At this point I installed the ActiveSync software on my Windows XP laptop, where it just “worked.”

Somehow all of this caused an even more critical problem with my computer because it wouldn’t shut down or restart cleanly, hanging on the “Shutting Down” screen and eventually crashing with a blue screen. A blue screen crash, on my new Vista computer. The honeymoon is over. 🙂

So, I decided to run System Restore. I tried a couple restore points and the operation timed out. Eventually, I had to run the system restore from safe mode. Apparently this is a sort of best practice, but not some I was aware of.

Finally, I found some good information at forums. The end result was that I needed to uncheck “advanced network functionality” (in phone settings), perform a “hard reset” on device (although I’m not sure I really did this, because it didn’t go back to factory settings) and then I connected the phone again. The interesting thing is that this time, when the computer popped up a balloon “installing device driver” (as it has the very first time I installed it) is found a driver named “Samsung MITs USB Sync” instead of some sort of “RNDIS” driver.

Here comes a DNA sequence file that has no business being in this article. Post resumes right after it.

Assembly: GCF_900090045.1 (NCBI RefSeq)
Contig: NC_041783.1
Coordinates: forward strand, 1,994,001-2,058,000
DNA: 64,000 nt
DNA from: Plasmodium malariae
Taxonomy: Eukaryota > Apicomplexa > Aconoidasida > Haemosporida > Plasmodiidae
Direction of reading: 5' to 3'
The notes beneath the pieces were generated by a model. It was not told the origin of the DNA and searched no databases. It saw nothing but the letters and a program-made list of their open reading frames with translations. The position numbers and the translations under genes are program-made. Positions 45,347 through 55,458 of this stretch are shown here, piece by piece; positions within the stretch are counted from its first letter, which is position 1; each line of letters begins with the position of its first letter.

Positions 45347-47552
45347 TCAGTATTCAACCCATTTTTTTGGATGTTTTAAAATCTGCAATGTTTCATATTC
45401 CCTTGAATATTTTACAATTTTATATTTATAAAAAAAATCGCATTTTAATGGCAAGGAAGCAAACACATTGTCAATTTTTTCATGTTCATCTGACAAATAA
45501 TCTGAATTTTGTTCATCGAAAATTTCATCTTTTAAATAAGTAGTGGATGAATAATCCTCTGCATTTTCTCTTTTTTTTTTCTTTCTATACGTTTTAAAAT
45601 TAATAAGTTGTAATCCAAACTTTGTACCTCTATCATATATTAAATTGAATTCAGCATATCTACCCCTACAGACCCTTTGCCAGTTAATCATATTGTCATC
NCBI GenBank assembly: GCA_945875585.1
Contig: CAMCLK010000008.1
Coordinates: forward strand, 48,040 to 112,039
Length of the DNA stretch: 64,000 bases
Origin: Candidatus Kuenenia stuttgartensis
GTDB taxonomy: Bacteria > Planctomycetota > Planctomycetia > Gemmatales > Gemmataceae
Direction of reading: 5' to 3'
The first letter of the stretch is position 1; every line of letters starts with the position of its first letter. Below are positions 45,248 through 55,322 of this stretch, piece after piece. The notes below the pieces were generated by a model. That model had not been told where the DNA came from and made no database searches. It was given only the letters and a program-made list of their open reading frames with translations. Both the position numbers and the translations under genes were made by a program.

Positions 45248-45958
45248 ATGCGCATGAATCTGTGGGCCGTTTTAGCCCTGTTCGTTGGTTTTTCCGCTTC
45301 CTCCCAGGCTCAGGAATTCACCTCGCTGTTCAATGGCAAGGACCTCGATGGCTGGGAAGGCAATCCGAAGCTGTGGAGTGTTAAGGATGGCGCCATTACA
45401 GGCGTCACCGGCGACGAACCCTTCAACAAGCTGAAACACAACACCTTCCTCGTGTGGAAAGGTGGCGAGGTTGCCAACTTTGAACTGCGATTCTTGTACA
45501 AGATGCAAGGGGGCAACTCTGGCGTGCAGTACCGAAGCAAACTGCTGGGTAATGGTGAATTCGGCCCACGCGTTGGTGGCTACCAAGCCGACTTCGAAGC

So, I suspect there is some problem with this RNDIS driver with Vista; however I don’t think I need whatever advanced functionality this driver has for what I’m trying to do.

Syncing a PDA with a computer is a really typical use case for non-technical users, who don’t have time to deal with these issues; and it’s a use case that’s been around for years. It’s too bad they haven’t got all the bugs ironed out.

May 16, 2008

Last Day of Paternity Leave

Filed under: Personal Blog — marcstober @ 12:17 pm

Today is my last day of paternity leave. Thanks to a great employer who paid 60% of my salary while I was out, I was able to spend eight weeks away from the office, taking care of Max and being a stay-at-home dad.